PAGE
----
AccueilSyncope in Performing and Visual Arts
Publié le vendredi 04 décembre 2015 par Céline Guilleux
Presence and absence being at the core of the state of syncope, it is not surprising to see the neo-platonician philosopher Marsilio Ficino including it among the seven states of vacatio in Book XIII of the Theologia Platonica along with sleep, melancholia, temperance, solitude, stupor and even chastity, among the seven possibilities for the soul to escape the materiality of the body. This book project is precisely the third part of the vacatio series in the collection Via Artis after two books on sleep in visual arts. Ficino’s categories are used as impulses and here what we are particularly interested in is not the spiritual aspect of syncope but precisely its materiality, how does syncope manifest or does not manifest itself in performing and visual arts? What is the intention of the artist when representing the syncope? Is it to show who experiences it or what is seen when there is figuration? Or is it above all, to make those who do not experience it feel what is experienced in a state of syncope?
Organised with the CRAE (Centre de Recherche en Arts et Esthétique) - Université de Picardie-jules Vernes
In her seminal book, Syncope - The philosophy of Rapture, Catherine Clément defines syncope as an escape from “an unbearable collection of belongings to”, from “an enormous flesh made up of constraints and customs, of conventional gestures and paths taken.” (1994: 251) Syncope evokes groundlessness and Clément mentions leaps of love and faith. There are also the leap of the dancer/performer as outburst or escape, the militant’s leap of faith and countless leaps across blanks or void in architecture/painting/sculpture.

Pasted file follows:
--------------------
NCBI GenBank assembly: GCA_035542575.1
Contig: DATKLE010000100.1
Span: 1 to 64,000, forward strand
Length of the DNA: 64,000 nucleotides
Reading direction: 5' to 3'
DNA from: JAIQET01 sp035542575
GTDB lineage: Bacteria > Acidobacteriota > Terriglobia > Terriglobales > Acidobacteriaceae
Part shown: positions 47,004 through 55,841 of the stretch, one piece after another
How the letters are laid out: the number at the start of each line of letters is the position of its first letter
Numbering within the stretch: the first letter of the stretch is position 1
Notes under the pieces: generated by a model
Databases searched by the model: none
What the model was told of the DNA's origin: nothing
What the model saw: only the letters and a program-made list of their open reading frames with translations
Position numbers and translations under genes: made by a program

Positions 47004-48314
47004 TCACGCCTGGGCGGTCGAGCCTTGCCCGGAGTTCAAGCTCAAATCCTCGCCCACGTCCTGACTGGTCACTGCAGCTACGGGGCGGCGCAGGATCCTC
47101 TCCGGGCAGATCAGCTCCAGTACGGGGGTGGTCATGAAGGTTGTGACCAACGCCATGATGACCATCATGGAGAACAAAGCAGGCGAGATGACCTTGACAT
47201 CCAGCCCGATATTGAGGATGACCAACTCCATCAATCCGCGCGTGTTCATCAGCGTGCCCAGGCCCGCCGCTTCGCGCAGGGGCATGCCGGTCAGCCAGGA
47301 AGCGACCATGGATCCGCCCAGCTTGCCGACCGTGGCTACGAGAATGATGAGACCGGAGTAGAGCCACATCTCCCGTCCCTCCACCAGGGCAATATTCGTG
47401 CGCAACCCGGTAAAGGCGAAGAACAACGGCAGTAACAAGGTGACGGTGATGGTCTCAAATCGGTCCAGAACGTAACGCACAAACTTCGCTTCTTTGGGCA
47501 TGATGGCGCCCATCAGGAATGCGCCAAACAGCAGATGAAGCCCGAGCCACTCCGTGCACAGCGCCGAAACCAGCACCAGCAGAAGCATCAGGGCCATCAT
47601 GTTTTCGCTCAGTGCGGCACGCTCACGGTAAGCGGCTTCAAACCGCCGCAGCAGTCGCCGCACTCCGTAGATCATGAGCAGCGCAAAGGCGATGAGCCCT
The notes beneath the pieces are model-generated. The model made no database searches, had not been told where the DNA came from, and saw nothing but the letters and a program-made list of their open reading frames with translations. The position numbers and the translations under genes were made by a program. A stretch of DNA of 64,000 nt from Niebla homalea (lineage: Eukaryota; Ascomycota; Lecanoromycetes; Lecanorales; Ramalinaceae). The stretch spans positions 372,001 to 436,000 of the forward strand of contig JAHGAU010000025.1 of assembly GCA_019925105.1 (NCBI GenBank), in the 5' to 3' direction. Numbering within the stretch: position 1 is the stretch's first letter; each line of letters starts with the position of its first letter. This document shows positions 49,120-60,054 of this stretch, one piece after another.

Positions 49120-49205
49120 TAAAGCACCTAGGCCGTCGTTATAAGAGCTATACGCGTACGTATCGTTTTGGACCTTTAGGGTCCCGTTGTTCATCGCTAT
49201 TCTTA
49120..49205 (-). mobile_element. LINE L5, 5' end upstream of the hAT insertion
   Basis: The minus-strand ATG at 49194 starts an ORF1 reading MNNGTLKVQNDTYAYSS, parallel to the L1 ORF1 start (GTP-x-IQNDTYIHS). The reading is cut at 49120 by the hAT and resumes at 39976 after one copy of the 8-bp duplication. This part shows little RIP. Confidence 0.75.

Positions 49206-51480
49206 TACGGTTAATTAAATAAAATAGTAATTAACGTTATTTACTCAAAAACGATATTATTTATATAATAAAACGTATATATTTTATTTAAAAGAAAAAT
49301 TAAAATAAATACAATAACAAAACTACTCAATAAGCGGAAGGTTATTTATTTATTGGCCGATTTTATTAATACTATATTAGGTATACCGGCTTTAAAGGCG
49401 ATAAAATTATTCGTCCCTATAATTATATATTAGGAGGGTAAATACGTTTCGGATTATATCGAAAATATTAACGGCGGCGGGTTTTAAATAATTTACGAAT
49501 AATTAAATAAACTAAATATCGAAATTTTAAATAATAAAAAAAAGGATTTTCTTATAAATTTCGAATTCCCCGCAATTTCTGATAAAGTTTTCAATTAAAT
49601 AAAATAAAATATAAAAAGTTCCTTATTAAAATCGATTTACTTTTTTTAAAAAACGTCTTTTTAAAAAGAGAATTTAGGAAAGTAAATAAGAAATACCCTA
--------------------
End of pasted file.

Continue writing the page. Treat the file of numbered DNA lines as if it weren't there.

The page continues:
This book project seeks to elicit a collective philosophical and creative response to Clément’s book in the form of a dialogue between art historians, theorists of theatre, and performance scholars around the spectacle of syncope.
There are several types or degrees of syncope: swoon, faint, collapse, torpor, blackout, ecstasy perhaps - as many vacant states most of the times triggered by an intense sensation or emotion, implying an abandon but not necessarily in the sense of a defection or a surrendering.
In medical terms, syncope is generally described as a brief cognitive trouble caused by a sudden drop in blood oxygen supply in the brain with a slowing down and sometimes interruption of the pulse. Most of the times, the return to consciousness is spontaneous, fast and complete. However, the syncope or fainting is something most people fear as the induced fall bears an intimate relationship to death, an abandon of the body that has become inert. The syncope seems to be a first airlock, an uncanny ‘living image” of death so to speak, a death feint. A brief vacation of consciousness and an uncontrolled body hit by the natural law of gravity and yet as stressed by Clément, “the syncope will always make a fuss: it cannot be discreet, it demands to be seen […] syncope is spectacle, it shows off, exposes itself, smashes, breaks, interrupts the daily course of other people's lives, people at whom the raptus is aimed.” (1994: 251)